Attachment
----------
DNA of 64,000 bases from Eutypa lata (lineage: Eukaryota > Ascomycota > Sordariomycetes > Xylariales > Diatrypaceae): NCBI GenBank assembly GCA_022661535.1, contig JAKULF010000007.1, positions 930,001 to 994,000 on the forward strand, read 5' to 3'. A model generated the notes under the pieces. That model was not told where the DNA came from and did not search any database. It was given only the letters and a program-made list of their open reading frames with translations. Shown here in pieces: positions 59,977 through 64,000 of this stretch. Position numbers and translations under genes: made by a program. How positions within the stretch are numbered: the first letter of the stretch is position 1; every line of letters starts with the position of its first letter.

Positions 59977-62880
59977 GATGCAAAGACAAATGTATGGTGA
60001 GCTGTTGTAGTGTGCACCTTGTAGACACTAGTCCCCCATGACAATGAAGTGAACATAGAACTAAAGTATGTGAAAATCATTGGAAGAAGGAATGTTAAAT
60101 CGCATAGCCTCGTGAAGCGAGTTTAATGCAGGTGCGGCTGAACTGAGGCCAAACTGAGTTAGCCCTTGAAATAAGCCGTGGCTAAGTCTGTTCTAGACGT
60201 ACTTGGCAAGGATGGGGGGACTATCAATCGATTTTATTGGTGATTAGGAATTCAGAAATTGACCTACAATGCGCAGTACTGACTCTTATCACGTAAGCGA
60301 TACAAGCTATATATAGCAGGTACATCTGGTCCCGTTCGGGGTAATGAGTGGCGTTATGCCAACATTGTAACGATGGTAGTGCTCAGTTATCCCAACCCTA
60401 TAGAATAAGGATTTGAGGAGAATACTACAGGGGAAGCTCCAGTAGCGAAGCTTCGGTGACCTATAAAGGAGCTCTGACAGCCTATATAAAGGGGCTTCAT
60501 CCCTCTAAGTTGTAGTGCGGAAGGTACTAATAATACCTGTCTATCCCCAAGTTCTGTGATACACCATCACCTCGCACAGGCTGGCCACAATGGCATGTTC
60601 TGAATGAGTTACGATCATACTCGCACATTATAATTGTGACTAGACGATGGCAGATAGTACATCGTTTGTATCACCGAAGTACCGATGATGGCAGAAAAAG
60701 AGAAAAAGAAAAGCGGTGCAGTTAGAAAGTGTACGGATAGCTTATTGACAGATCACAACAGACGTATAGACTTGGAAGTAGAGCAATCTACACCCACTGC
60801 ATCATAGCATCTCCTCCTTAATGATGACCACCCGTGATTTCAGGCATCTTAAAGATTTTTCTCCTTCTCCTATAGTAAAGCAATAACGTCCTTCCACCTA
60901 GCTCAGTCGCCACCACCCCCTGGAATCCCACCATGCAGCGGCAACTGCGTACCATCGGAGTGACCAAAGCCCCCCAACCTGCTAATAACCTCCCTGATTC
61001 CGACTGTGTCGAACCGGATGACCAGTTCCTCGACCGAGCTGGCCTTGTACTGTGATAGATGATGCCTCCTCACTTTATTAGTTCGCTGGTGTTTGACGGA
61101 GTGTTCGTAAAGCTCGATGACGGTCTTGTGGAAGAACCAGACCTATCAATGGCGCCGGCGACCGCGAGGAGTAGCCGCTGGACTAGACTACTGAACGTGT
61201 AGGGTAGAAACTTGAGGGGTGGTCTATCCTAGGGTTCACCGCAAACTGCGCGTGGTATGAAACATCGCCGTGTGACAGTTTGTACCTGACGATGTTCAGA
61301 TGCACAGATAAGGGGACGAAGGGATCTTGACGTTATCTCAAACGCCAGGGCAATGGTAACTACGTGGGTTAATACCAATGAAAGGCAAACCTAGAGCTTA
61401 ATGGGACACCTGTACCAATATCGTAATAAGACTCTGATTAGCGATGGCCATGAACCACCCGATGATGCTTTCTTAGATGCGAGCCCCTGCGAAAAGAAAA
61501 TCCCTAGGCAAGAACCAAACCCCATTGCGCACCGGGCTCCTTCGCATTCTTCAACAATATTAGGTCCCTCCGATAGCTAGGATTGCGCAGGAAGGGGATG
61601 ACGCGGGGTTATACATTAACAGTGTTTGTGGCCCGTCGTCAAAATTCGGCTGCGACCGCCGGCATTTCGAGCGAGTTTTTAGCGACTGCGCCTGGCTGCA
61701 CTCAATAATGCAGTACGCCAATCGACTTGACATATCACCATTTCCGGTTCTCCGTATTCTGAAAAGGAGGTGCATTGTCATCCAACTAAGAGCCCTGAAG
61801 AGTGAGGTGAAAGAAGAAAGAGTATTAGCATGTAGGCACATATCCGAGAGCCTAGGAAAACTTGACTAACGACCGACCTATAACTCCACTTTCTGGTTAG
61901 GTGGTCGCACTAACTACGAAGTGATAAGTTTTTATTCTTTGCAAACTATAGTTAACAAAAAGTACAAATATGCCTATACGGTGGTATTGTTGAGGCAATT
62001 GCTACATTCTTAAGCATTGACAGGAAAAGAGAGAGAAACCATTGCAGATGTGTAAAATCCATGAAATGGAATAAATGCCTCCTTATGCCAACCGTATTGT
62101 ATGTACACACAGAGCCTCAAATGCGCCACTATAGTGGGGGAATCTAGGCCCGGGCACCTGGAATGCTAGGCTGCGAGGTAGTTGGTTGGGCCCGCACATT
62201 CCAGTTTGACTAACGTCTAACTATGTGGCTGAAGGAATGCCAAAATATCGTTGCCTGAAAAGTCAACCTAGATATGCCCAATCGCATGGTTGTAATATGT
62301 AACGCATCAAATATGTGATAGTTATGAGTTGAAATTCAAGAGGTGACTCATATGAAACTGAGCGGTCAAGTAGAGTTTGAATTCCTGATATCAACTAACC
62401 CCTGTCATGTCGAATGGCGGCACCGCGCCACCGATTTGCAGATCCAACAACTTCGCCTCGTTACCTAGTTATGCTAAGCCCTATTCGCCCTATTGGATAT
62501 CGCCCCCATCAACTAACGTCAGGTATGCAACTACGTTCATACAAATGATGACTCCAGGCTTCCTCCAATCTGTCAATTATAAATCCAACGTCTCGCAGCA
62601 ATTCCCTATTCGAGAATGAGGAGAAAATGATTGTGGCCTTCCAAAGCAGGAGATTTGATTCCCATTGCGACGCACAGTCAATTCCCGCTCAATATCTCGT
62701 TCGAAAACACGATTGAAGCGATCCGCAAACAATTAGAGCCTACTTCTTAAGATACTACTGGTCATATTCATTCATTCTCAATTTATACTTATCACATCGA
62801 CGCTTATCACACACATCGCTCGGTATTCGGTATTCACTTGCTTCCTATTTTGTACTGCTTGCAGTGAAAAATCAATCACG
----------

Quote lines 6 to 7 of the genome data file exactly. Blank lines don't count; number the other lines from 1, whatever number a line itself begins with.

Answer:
60201 ACTTGGCAAGGATGGGGGGACTATCAATCGATTTTATTGGTGATTAGGAATTCAGAAATTGACCTACAATGCGCAGTACTGACTCTTATCACGTAAGCGA
60301 TACAAGCTATATATAGCAGGTACATCTGGTCCCGTTCGGGGTAATGAGTGGCGTTATGCCAACATTGTAACGATGGTAGTGCTCAGTTATCCCAACCCTA